US completes advanced tsunami warning network

The National Oceanic and Atmospheric Administration, said today it had deployed the final two tsunami detection buoys in the South Pacific, completing the marker network and substantially reinforcing the US tsunami warning system.

Now a vast network of 39 stations provides real-time data to the tsunami warning system in order to provide coastal communities in the Pacific, Atlantic, Caribbean, and the Gulf of Mexico with faster and more accurate tsunami warnings. Tsunami sensors are now positioned between Hawaii and every seismic zone that could generate a tsunami that would hit the states.

Buoys already in the western Atlantic, Gulf of Mexico, and Caribbean have been keeping watch over the US East and Gulf coasts, NOAA said.The DART system provides real-time tsunami detection as waves travel across open waters.

According to a NOAA the stations consist of a bottom pressure sensor that is anchored to the seafloor and a companion moored surface buoy. An acoustic link transmits data from the bottom pressure sensor to the surface buoy, and then satellite links relay the data to ground stations.

The DART buoys were developed by the NOAA Pacific Marine Environmental Laboratory at a cost of about $450,000. The station's data will be available to all nations through the World Meteorological Organization Global Telecommunications System and will be part of the Global Earth Observation System of Systems. The Global Telecommunication System (GTS) consists of an integrated network of point-to-point circuits, and multi-point circuits which interconnect meteorological telecommunication centers.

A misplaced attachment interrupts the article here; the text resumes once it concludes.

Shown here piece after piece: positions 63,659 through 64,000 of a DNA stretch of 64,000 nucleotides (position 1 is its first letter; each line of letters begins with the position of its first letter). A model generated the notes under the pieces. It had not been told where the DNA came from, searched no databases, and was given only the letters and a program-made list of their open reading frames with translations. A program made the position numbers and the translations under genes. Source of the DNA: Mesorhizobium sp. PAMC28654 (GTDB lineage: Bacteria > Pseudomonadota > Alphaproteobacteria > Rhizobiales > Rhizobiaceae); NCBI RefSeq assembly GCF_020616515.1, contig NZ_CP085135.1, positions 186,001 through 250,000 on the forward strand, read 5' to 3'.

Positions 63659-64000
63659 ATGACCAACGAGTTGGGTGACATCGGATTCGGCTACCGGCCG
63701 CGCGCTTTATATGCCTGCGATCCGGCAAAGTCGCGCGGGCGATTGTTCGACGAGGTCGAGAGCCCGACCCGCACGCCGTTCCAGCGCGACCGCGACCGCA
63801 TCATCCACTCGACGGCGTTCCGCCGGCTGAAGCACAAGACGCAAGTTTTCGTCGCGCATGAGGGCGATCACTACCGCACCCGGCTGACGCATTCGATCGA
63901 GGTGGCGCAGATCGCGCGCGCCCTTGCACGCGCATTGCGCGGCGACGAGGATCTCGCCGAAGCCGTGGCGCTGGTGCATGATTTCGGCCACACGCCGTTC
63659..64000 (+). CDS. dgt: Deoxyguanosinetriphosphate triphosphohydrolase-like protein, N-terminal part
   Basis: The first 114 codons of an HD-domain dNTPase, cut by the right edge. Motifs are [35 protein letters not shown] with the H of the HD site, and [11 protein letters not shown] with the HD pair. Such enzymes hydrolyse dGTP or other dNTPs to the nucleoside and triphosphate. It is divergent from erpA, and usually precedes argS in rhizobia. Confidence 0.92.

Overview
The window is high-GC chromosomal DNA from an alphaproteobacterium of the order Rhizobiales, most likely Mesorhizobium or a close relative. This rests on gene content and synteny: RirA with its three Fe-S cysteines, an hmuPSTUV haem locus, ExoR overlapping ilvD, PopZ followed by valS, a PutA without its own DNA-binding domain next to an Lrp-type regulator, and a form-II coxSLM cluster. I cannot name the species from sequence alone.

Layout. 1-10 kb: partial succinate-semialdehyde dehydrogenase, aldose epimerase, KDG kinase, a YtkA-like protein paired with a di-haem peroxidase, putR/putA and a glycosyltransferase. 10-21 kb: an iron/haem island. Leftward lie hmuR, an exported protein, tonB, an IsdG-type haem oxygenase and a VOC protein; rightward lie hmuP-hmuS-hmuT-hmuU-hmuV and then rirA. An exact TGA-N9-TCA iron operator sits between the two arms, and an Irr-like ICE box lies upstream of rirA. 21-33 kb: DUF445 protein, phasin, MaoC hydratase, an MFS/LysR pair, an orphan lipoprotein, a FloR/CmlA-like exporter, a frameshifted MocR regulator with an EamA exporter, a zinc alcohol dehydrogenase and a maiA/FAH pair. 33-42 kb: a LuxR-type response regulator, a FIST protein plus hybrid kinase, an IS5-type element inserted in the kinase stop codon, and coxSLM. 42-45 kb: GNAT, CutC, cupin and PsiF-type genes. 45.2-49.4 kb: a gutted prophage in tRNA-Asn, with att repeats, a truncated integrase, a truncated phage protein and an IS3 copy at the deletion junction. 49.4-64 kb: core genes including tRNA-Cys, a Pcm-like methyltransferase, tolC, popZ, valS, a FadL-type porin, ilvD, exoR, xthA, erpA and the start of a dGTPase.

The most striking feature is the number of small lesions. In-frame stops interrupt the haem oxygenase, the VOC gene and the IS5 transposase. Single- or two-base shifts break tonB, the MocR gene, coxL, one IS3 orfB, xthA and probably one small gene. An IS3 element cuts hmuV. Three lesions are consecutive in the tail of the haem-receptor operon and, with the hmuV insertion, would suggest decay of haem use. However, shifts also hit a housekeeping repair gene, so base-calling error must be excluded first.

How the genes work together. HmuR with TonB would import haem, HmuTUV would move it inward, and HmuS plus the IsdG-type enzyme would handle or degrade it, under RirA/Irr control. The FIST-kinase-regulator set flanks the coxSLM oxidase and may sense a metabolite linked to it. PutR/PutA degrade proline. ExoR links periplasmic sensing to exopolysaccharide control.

Since the Indonesian tsunami of December 2004, NOAA has made significant upgrades to the tsunami warning system, including:

* Installing 49 new or upgraded tide gages

* Installing or upgrading eight seismic stations

* Expanding the network of DART buoys from six (exclusively in the eastern Pacific) to 39 (from the western Pacific to the Atlantic)

* Developing 26 inundation forecast models and implementing a new tsunami warning system

* Extending the operations of the Pacific and West Coast/Alaska Tsunami Warning Centers to 24 hours a day

* Assisting Australia and Indonesia with installing tsunami warning systems off their coasts.

According to NOAA, since 1850 tsunamis have been responsible for the loss of more than 420,000 lives and billions of dollars of damage to coastal structures and habitats. Most of these casualties were caused by local tsunamis that occur about once per year somewhere in the world. For example, the Dec. 26, 2004, tsunami near Thailand killed about 130,000 people close to the earthquake and about 58,000 people on distant shores. Predicting when and where the next tsunami will strike is impossible but the idea is these sensor networks will help avert calamity and give localities early warning to evacuate as many people as possible.

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